Most people think they have an idea of what a mortgage is but really they don’t know the meaning. A mortgage is a loan from a financial institution that enables a borrower to purchase a house without putting up all the cash.
A mortgage is secured by the home itself, so if you default on the loan, the bank can sell the home and recoup the money it provided. These payments are usually monthly and consist of four components: principal, interest, property taxes, and homeowners insurance.
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Mortgage Terms and Conditions – What is a Mortgage
Before getting a home loan, you agree to certain terms and conditions, such as how long you have to repay the mortgage (known as the loan term), and how much you’ll pay at closing, representing your equity in the property (known as the down payment).
The down payment is a percentage of the home’s cost, and certain loan types have minimum down payment requirements.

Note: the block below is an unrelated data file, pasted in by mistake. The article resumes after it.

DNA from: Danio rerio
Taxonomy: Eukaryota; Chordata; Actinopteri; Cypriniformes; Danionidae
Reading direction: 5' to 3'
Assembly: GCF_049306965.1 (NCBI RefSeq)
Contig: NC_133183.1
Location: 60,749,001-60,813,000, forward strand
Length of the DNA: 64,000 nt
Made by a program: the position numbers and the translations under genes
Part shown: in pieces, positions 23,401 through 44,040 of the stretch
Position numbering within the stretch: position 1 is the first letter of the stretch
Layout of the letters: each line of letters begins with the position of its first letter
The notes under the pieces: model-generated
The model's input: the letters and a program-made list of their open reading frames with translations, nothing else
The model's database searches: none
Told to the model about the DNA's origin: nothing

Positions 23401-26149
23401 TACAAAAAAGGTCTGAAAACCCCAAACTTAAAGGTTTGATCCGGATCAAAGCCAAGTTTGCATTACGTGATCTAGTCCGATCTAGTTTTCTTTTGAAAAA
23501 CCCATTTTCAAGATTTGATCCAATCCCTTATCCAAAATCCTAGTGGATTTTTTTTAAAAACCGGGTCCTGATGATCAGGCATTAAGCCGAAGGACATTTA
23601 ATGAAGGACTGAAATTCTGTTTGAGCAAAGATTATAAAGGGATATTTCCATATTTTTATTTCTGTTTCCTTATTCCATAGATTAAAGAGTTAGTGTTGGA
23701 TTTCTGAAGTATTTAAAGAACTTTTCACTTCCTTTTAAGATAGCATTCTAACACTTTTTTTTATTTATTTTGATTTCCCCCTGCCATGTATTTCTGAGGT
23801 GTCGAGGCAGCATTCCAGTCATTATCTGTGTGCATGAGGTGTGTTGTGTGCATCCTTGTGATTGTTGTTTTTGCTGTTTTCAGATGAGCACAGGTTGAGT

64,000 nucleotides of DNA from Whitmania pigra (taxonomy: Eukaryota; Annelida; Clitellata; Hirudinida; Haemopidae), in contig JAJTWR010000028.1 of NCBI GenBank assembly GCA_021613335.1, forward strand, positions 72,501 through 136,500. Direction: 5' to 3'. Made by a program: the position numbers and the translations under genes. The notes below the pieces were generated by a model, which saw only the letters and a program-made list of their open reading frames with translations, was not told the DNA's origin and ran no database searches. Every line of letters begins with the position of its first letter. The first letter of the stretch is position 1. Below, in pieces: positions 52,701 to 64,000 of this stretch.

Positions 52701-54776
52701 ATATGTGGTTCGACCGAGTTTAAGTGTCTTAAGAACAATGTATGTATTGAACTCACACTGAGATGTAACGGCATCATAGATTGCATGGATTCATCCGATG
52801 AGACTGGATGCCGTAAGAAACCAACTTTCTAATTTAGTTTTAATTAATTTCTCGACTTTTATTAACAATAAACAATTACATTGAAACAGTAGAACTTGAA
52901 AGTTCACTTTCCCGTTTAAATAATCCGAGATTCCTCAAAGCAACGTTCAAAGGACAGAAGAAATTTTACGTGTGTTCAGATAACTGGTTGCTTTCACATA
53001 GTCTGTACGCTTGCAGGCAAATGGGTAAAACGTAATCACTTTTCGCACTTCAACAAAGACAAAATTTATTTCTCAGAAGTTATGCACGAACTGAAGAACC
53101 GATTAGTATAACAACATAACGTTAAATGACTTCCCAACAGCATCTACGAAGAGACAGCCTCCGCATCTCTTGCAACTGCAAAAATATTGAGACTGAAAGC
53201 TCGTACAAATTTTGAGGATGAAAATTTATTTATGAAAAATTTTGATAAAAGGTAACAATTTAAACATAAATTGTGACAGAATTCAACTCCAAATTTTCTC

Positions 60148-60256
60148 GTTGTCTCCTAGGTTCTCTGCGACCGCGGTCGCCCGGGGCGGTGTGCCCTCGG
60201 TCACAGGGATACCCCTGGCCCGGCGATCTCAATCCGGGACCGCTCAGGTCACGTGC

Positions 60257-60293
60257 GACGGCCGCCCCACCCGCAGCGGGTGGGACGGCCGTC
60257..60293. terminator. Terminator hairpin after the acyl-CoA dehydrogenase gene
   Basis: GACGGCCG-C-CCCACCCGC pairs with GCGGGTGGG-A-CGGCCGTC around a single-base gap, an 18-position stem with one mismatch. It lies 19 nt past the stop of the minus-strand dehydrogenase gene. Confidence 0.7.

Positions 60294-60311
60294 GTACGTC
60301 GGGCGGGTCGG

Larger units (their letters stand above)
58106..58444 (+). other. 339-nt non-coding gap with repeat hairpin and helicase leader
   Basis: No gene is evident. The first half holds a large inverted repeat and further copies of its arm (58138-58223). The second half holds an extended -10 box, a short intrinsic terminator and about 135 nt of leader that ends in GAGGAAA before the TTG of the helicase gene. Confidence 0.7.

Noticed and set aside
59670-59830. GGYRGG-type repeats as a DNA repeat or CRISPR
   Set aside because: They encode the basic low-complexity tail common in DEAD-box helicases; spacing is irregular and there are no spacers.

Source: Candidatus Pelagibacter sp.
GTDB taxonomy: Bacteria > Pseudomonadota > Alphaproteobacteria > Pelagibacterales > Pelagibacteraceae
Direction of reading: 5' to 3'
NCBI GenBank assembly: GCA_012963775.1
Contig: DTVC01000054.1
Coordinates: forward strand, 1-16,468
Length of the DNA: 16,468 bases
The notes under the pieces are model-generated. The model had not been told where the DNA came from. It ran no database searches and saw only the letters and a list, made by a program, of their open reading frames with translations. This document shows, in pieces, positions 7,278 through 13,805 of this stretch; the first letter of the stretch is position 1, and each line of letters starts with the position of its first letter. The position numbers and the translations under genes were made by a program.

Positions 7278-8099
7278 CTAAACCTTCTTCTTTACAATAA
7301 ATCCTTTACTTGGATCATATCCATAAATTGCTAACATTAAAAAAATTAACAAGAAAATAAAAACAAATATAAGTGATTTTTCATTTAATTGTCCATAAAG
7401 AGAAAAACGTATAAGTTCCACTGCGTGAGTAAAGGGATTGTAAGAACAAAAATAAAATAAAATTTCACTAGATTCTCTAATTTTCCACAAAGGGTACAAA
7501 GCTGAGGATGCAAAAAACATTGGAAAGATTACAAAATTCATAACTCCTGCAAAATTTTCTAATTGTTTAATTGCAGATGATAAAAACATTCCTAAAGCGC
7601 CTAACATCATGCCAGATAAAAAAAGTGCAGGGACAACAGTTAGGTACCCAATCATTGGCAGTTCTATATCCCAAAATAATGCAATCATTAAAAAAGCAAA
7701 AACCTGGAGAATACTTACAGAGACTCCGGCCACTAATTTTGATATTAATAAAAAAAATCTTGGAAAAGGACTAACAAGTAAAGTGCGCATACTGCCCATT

Different Types of Mortgages
As a borrower, you have a lot of options when choosing a mortgage. Here’s a look at the most common types of home loans.
- Fixed-rate mortgages.
- Adjustable-rate mortgages.
- Conventional mortgages.
- Jumbo mortgages.
- Government-insured loans.
- FHA loans.
- VA loans.
- USDA loans.
Mortgages are considered secured loans. This means they’re backed by an asset — a house or any other worthy collateral should you default, or fail to repay the loan. When you default, the lender can take back the house in a process called foreclosure.
Understanding Mortgage Rates
Mortgage rates can and often do change daily (sometimes, even multiple times a day). These rates go up or down based on economic events, yields on the 10-year Treasury, or things like Fed meetings and policy changes.
Your interest rate can also change after you receive a quote, so when you get a good rate, be sure to lock it in and receive written confirmation from your lender. Borrowers repay the bank for their loan at regular intervals, usually monthly.
The payments go toward the total amount of money borrowed, which is called the principal, and the interest, although the latter may be tax-deductible. The process of paying off a mortgage is called amortization. Visit Google for more informtion.